By ROSLYN SULCAS NOV. 29, 2015
Yolanda Sonnabend worked in ballet and opera and had a career as a painter and portraitist.
LONDON — Yolanda Sonnabend, a theater designer and painter who had a strong influence on the work of the British choreographer and Royal Ballet director Kenneth MacMillan, died on Nov. 9 in London. She was 80.
Her brother, Dr. Joseph A. Sonnabend, said the cause was septic shock. Ms. Sonnabend had been treated for dementia.
Ms. Sonnabend, who was born in southern Africa, was still a student at the Slade School of Fine Art in London when she came to public attention with the first ballet she designed — “A Blue Rose,” by Peter Wright, in 1957.
Her first work with MacMillan and the Royal Ballet came in 1963, when she created sets and costumes for his “Symphony.” But it was only from 1975 that she began to collaborate closely with him, designing sets and costumes for 10 of his ballets over the next decade.
MacMillan used Ms. Sonnabend for his more abstract, one-act works, rather than for full-length narrative ballets, but she designed opulent versions of ballet classics for others, including Anthony Dowell’s productions of “Nutcracker,” “Cinderella” and a gothic, fantastical “Swan Lake,” which divided critics but remained in the Royal Ballet’s repertoire from 1987 until this year.
Ms. Sonnabend also designed opera and theater productions, including “Antony and Cleopatra” for the Royal Shakespeare Company in 1999. Her “beguiling” staging for that production, the critic Michael Billington wrote in The Guardian, “effortlessly contains both Rome and Alexandria.”
Ms. Sonnabend also worked in television and film, notably on Derek Jarman’s “The Tempest,” a 1979 feature film set in a decaying mansion.
“Design is not decoration — decoration is just added on,” Ms. Sonnabend said in a 2006 interview with the dance critic Ismene Brown for the Royal Opera House magazine. “Design is visualization of emotion.”
That conception was well-matched to MacMillan’s intensely expressive, often disturbing pieces. Her settings for them included Japanese-influenced parchment screens (for his “Rituals”), translucent fiberglass panels (“Requiem”), a wire-fenced yard (“Playground”) and a luxurious garden alternating with a concentration camp (“Valley of Shadows”).
Yet she acknowledged in the Opera House interview that her work with MacMillan could make her hunger to create something less austere, as she did with the costumes for Natalia Makarova’s “La Bayadère.”
“It was a joy to turn from all MacMillan’s damaged children to something that could all just be pretty,” she said.
Yolanda Pauline Tamara Sonnabend was born on March 26, 1935, in Bulawayo, Southern Rhodesia (now Zimbabwe), to a German father and a Russian mother. She grew up in “a house full of art objects, good design and music,” The Guardian said in its obituary.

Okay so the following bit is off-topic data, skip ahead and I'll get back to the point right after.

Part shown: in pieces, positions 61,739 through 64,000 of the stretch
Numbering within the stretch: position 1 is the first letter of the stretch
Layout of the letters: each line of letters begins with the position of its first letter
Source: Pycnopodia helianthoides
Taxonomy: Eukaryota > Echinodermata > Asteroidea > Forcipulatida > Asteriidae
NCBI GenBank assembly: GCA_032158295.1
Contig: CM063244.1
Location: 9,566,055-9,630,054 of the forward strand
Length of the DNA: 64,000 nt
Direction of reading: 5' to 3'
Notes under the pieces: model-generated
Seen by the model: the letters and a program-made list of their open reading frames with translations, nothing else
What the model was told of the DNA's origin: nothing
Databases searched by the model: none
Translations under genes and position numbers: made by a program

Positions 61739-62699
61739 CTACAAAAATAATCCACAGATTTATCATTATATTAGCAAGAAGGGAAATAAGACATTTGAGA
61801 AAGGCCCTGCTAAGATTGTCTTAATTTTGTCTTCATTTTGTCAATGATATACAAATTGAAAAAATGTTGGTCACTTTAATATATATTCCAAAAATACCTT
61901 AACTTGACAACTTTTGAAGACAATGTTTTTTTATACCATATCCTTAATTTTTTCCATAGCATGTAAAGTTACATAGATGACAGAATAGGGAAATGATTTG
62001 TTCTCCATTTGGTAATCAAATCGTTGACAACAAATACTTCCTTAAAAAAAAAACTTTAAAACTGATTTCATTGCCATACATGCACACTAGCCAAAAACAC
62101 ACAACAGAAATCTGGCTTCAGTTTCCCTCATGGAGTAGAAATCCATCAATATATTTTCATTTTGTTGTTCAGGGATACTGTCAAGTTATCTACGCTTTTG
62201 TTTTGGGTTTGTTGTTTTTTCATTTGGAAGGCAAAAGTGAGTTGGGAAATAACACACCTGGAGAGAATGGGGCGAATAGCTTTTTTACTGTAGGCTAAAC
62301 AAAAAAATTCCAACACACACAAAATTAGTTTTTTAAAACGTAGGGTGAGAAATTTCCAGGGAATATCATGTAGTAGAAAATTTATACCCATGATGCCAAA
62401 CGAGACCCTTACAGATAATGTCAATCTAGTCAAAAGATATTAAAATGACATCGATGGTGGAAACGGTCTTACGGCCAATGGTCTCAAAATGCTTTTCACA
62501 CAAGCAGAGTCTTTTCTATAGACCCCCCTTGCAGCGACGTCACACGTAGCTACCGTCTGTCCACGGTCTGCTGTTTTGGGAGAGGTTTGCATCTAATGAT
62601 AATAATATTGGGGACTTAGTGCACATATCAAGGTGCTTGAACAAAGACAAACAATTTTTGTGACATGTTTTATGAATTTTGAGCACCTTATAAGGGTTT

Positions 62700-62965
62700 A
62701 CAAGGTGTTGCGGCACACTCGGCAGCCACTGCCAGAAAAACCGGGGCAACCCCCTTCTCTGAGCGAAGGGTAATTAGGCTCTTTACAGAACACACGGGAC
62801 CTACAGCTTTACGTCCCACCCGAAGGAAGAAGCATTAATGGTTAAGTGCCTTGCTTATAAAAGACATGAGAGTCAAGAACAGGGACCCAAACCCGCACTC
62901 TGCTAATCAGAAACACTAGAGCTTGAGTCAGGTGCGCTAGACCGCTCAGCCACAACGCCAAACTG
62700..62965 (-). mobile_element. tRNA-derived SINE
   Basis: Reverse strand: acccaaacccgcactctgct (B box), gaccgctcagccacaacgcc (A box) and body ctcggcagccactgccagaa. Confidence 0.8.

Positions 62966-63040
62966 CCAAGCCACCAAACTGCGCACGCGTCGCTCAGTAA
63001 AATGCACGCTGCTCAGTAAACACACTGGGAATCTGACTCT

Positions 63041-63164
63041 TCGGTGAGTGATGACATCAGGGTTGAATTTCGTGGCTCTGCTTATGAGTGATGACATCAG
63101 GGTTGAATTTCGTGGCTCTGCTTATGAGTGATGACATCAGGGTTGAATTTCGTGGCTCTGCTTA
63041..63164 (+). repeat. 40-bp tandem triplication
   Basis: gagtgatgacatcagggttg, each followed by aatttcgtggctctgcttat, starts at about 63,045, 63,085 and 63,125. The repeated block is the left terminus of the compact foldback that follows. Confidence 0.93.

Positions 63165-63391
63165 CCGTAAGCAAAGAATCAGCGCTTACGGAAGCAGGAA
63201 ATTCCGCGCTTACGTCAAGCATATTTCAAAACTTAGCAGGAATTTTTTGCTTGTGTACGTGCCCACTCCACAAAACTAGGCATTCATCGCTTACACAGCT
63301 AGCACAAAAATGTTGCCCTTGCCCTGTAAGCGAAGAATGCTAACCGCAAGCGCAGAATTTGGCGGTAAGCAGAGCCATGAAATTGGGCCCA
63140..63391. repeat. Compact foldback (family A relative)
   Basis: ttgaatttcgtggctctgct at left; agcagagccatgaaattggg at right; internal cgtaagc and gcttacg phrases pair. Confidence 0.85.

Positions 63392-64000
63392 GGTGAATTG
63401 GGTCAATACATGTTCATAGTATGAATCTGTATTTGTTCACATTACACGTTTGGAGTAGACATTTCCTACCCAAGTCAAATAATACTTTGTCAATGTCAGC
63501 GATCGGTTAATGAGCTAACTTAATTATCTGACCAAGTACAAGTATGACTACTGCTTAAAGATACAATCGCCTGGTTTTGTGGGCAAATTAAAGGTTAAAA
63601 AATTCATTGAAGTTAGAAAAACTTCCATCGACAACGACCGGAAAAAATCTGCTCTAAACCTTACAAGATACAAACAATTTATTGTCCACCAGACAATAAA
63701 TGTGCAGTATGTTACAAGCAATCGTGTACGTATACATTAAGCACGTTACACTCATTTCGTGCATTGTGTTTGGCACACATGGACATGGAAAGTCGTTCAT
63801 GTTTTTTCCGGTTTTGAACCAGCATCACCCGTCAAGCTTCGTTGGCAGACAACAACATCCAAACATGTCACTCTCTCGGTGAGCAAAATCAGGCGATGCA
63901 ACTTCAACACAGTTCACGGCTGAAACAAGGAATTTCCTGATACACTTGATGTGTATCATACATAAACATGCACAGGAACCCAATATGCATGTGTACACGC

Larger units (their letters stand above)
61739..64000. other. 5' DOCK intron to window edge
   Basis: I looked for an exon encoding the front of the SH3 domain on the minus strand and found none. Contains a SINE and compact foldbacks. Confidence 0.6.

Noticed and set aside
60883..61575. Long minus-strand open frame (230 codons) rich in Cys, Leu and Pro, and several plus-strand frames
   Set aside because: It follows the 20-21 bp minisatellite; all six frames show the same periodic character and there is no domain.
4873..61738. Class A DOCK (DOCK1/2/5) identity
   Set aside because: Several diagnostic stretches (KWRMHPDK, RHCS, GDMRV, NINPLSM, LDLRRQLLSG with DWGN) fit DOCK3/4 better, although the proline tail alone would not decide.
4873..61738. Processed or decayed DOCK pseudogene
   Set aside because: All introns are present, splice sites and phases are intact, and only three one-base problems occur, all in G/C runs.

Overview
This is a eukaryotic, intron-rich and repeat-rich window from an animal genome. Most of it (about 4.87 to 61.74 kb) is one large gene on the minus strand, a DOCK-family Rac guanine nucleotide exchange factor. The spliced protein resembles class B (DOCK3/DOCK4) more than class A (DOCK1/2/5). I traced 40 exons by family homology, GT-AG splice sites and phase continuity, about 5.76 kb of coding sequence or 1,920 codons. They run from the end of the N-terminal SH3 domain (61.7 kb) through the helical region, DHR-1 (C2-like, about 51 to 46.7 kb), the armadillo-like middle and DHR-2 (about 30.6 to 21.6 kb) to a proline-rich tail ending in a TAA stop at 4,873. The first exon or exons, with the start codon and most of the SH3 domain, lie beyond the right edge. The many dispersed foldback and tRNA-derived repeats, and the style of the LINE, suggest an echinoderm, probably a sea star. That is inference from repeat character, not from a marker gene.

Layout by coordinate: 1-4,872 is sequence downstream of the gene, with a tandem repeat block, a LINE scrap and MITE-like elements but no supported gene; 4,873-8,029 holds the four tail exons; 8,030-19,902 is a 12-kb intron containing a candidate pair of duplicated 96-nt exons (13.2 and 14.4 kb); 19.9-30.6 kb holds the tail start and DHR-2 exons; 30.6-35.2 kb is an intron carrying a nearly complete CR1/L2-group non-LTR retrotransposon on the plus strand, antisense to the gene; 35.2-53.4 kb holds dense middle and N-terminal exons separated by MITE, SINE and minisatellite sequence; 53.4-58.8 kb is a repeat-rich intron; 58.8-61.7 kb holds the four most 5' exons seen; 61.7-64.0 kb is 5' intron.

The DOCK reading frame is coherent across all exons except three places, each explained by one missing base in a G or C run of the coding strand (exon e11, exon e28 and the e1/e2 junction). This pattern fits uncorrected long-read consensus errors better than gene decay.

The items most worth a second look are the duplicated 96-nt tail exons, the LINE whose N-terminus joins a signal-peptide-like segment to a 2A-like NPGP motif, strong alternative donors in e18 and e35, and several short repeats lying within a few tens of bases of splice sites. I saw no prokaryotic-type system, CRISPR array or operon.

Ms. Sonnabend studied art in Geneva before enrolling at the Slade School, where she studied under the Greek-born designer Nicholas Georgiadis. (He first worked with MacMillan on “Danses Concertantes” in 1955 and had a highly successful career as a stage designer. He died in 2001.)
It was Mr. Georgiadis who recommended Ms. Sonnabend to Mr. Wright for “A Blue Rose,” which introduced her to the ballet world and more specifically MacMillan, who was seeking innovative designs for his expressionist, often psychologically fraught pieces.
Ms. Sonnabend went on to design most of his best-known works during a fertile period, 1975 to 1986, among them “Requiem,” “My Brother, My Sisters” and “Different Drummer.” (This last collaboration involved a rare falling-out, after MacMillan decided at the last minute to scrap her scenery designs, though he kept the costumes.)
Ms. Sonnabend developed a certain understanding with MacMillan in their working relationship.
He liked “to feel he’d generated the designs, though he didn’t tell you much in advance,” she was quoted as saying in Jann Parry’s biography of MacMillan, “Different Drummer” (2009).
She added: “I’d do lots and lots of sketches, listening to the music — and then do as my assistant told me: ‘Put the one you really like face down on the floor, so Kenneth will pick it up and think he found it.’ ”
In the Opera House interview she commented: “It’s a very strange and intimate thing a designer has with a choreographer. It’s like the portrait painter and the sitter — you give each other a kind of power. The choreographer uses you, because you have a different way of seeing.”
MacMillan, who was knighted by the British crown, died in 1992.
Ms. Sonnabend had a parallel career as a painter and portraitist; the physicist Stephen Hawking, the actor and theater director Steven Berkoff and MacMillan were among her subjects. Nine of her pieces are in the collection of London’s National Portrait Gallery, and a major retrospective of her work was held at the Serpentine Gallery in London in 1985-86.
She also taught theatrical design at the Slade and at the Camberwell and Wimbledon art schools in England while maintaining a lively social life at her house in North London, which guests described as stuffed with cats, half-built sets, masks, fabrics, dolls and obscure objects.
Her brother, Joseph, a noted AIDS researcher, is her only immediate survivor.